Pinterest continued shedding users in Q2 as it aggressively ramped up social commerce initiatives

The news: Despite missing sales and profit projections as well as providing a disappointing third-quarter outlook, Pinterest shares rose on higher-than-expected user counts.

  • Activist investor Elliott Management officially disclosed its stake in Pinterest on Monday (we reported on this mid-July). The firm, now the largest shareholder, discussed its “conviction in the value-creation opportunity” at Pinterest, causing the stock to jump 21% in extended trading.

Behind the numbers: According to Pinterest, there are now 433 million monthly active users worldwide, down 5% from a year ago. That kind of fall is concerning for a social platform dependent on users to draw in advertising, although experts anticipated an even steeper drop to 431 million.

  • Pinterest anticipates third-quarter revenues to increase by “mid-single digits” versus last year, falling very short of analysts' expectations of 12.7% growth.
  • Pinterest’s revenues rose 9% year-over-year (YoY), its slowest growth in two years, due to softening advertising demand from CPG companies, big-box retailers, and mid-market advertisers.
  • Average revenue per user (ARPU) grew 20% in the US & Canada, going from $4.87 to $5.82. Global ARPU jumped 17% overall.
  • CFO Todd Morgenfeld said on the company’s earnings call that shopping revenues are growing twice as fast as overall revenues.

Zoom out: Pinterest’s far-from-stellar earnings come as other major players in the social media landscape have seen dismal results. But the company was buoyed by the presence of new CEO Bill Ready, a former head of Google’s commerce division and PayPal COO, whose hiring signals a stronger push toward social commerce.

Ready for commerce: Both Ready and Elliott Management noted that Pinterest occupies a unique position “at the intersection of social media, search, and commerce.” With more customers starting their shopping journeys online, the platform’s role as a tool for inspiration and product discovery gives it valuable insight into purchase intent, making it attractive to retailers.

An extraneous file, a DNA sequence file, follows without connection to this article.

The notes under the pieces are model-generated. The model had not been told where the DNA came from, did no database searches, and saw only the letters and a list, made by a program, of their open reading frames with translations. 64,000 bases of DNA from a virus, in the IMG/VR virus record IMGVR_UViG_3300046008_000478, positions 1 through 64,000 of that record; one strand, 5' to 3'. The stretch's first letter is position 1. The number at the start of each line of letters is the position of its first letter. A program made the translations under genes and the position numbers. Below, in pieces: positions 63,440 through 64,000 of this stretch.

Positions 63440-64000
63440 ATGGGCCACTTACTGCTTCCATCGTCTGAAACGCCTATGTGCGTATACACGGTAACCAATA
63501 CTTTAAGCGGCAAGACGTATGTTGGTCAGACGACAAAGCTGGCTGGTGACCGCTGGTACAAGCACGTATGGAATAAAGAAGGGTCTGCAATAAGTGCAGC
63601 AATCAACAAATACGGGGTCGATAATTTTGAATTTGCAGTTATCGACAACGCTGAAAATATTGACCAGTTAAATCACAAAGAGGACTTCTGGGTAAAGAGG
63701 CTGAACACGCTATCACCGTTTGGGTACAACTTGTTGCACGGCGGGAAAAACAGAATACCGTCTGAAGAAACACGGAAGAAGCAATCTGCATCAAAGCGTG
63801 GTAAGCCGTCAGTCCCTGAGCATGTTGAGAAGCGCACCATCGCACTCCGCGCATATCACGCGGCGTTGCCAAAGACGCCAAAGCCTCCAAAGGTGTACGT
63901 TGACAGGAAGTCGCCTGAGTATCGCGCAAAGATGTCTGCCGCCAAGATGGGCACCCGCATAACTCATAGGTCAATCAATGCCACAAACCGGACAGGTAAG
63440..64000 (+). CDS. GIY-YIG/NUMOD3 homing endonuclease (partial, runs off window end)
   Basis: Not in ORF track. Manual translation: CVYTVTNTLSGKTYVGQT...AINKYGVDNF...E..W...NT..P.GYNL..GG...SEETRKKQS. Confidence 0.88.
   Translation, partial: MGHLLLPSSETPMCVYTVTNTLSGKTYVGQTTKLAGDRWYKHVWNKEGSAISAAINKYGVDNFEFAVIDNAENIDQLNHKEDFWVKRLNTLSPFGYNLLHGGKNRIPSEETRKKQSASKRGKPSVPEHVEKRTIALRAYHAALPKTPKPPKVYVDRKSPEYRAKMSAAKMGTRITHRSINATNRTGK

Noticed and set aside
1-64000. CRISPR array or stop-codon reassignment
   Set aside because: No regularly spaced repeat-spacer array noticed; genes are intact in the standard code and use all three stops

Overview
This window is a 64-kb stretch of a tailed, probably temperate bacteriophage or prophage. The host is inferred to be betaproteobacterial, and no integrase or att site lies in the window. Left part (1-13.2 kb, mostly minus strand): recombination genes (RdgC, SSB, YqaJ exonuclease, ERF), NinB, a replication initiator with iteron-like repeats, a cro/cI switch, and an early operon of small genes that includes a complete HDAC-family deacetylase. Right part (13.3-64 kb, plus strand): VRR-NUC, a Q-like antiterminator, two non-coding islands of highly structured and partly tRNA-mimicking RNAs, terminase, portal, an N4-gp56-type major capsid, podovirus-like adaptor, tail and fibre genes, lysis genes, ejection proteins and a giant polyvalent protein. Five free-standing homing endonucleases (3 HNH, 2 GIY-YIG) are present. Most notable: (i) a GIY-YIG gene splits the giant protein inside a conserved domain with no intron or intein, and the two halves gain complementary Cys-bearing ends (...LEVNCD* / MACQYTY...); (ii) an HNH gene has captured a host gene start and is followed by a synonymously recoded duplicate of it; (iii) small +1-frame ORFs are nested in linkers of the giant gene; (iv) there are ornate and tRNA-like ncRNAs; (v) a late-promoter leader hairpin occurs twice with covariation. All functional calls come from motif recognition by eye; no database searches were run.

With that data on hand, Pinterest is also leaning into personalization to make the user experience stickier and improve relevance.

  • Earlier this year, Pinterest launched its first personalized shopping experience, calling it “Your Shop.”
  • It followed that up a few months later with its acquisition of AI-powered shopping platform The Yes.

On the other hand: While the company has rolled out a steady stream of social commerce features—from shoppable product pins to Shop tabs on business profiles and live shopping—it’s far from the most popular social commerce platform. More people use Facebook, YouTube, Instagram, TikTok, and Snapchat to shop than Pinterest, per an April survey by Klarna.

  • But as Ready pointed out on the earnings call, whether a shopper ultimately completes the purchase on Pinterest doesn’t really matter so long as the platform plays some role in facilitating the transaction.
  • However, with more US consumers starting their journey on rival platforms like YouTube and TikTok, or directly on a retailer’s website, it may become harder for Pinterest to insert itself into the shopping process.

The Elliott connection: Elliott Management’s decision to take a stake in PayPal could be a sign it intends to push the company to acquire Pinterest, completing a takeover initially proposed at the end of last year.

  • The tie-up could give PayPal access to users in various stages of the shopping journey, and enable it to grow its payments volume. It would also put the company further on the path of becoming a super app.
  • At the same time, Pinterest could leverage PayPal’s payments capabilities to implement native checkout and further streamline the shopping process.

The big takeaway: It’s unclear why Pinterest hasn’t made more substantial inroads into the digital advertising space. By measure of CPMs, Pinterest ads are 44% more affordable than Meta's, per Tinuiti data. As cost-conscious advertisers wary of uncertainty scrutinize their spends, Pinterest may be able to hold onto its existing advertisers—but getting new ones may be an issue without new users.

If Pinterest can grow its user base, it could have a bright future. But that’s a major if. Pinterest has the opposite problem of platforms like Instagram and YouTube: It is great at monetizing hardcore users, but has trouble convincing new audiences to join and engage with the platform.

It’s no surprise that as users shrink, Pinterest is leaning hard on personalization and social commerce to maximize revenues from existing users. But that strategy can only go so far, particularly when there are buzzier platforms equally capable of driving purchases. Its struggles to reach teen users, a hugely important audience for many brands, could further limit its ability to attract spend from retailers and advertisers.

  • In the key US market, our forecast expects Pinterest to reach just 27.4% of all teen users, which puts it behind most major social platforms. We also expect that percentage to decrease rather than increase over the next few years.

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